Once known as the royal dog of France with their stunning white coat and imposing presence, the Great Pyrenees is considered one of the most beautiful breeds today. The Pyr is a member of the working dog family, and has a rich heritage as a flock guarding dog used in the Pyrenees mountain range that spawned its name. Today, the Great Pyrenees is a family companion and is a great dog to have around kids and other animals. However, they do require a good deal of attention and training, so the question is; Is a Great Pyrenees the peer for you?
Temperament and Personality
At their best, the Great Pyrenees is confident, gentle, and very affectionate toward their family, especially with children. However, their heritage as a guard dog makes them territorial and protective. Early socialization is essential to prevent this dog from becoming overly mistrustful or fearful of change. So if you do decide on a Pyr puppy, make sure you are bringing them with you on runs and other social outings where animals are appropriate. Great Pyrenees are also extremely smart and will pick up on nuances very quickly. When training, make sure to use positive reinforcement techniques and don’t make them repeat the same actions over and over, they will get bored very quickly if you do. Don’t get frustrated though, these dogs like to push the limits and then take a few steps past them. Just be patient and firm, these dogs might be stubborn but they will listen to their humans.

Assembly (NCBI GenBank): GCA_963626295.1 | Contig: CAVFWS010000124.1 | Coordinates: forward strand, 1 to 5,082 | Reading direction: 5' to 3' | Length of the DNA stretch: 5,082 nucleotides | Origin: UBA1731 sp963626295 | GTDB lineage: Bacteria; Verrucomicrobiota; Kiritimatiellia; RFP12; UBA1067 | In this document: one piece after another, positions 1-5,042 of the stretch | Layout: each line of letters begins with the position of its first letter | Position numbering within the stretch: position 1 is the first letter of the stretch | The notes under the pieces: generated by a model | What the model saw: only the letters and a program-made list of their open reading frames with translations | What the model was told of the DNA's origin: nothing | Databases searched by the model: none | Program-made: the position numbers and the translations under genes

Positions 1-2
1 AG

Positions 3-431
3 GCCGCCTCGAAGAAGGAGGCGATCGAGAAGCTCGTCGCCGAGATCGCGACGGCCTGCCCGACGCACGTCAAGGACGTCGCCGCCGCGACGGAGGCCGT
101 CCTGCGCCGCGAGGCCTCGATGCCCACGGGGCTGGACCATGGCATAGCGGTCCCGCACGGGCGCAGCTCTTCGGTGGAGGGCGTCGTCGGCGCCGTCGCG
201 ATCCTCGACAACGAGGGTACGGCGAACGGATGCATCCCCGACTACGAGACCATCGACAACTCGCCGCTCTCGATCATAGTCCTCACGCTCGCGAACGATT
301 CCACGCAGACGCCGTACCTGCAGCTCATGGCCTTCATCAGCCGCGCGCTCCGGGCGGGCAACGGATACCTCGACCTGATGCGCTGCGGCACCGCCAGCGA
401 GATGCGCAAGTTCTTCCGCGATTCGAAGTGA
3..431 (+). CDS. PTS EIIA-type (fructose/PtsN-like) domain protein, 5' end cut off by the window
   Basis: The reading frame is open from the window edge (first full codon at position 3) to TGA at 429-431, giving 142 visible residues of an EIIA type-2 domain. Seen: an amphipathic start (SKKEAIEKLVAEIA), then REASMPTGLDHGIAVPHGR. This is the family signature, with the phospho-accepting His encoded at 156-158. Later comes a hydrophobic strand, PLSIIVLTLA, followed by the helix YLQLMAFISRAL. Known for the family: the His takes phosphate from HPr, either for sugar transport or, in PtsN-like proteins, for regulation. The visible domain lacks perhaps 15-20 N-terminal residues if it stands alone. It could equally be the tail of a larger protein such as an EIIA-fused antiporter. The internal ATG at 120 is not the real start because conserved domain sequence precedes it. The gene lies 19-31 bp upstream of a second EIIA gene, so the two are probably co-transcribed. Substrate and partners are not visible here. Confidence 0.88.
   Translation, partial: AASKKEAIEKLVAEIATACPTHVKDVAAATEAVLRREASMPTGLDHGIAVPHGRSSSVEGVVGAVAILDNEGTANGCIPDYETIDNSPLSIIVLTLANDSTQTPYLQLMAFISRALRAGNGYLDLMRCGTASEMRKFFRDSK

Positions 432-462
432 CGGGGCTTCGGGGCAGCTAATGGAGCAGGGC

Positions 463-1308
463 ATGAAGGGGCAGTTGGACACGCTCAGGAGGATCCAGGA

Pyrs generally get along well with other household pets. They’ll ignore the harassment from smaller dogs, and will only fight as a last resort. Additionally, two mature Great Pyrenees of the same sex will not get along together as house pets.
The Pyr has a beautiful double coat that is usually white or white with markings. They also shed year round, so prepare to have to brush them weekly for about a half hour. Outside of that, standard care as needed (clean the ears, trim the nails, and bathe when necessary).
This might come as a surprise, but Great Pyrenees don’t need a lot of food. Because of their temperament and low metabolism, they eat as much as a Border Collie or a Sheltie would. However, you’re going to have to get the big breed food for them.
Well, we hope that this helps you out with what you’re going to have to keep in mind before deciding on these giant balls of white fur. For any ID tag or Rabies tag needs, feel free to drop by our site, we’ll be happy to help!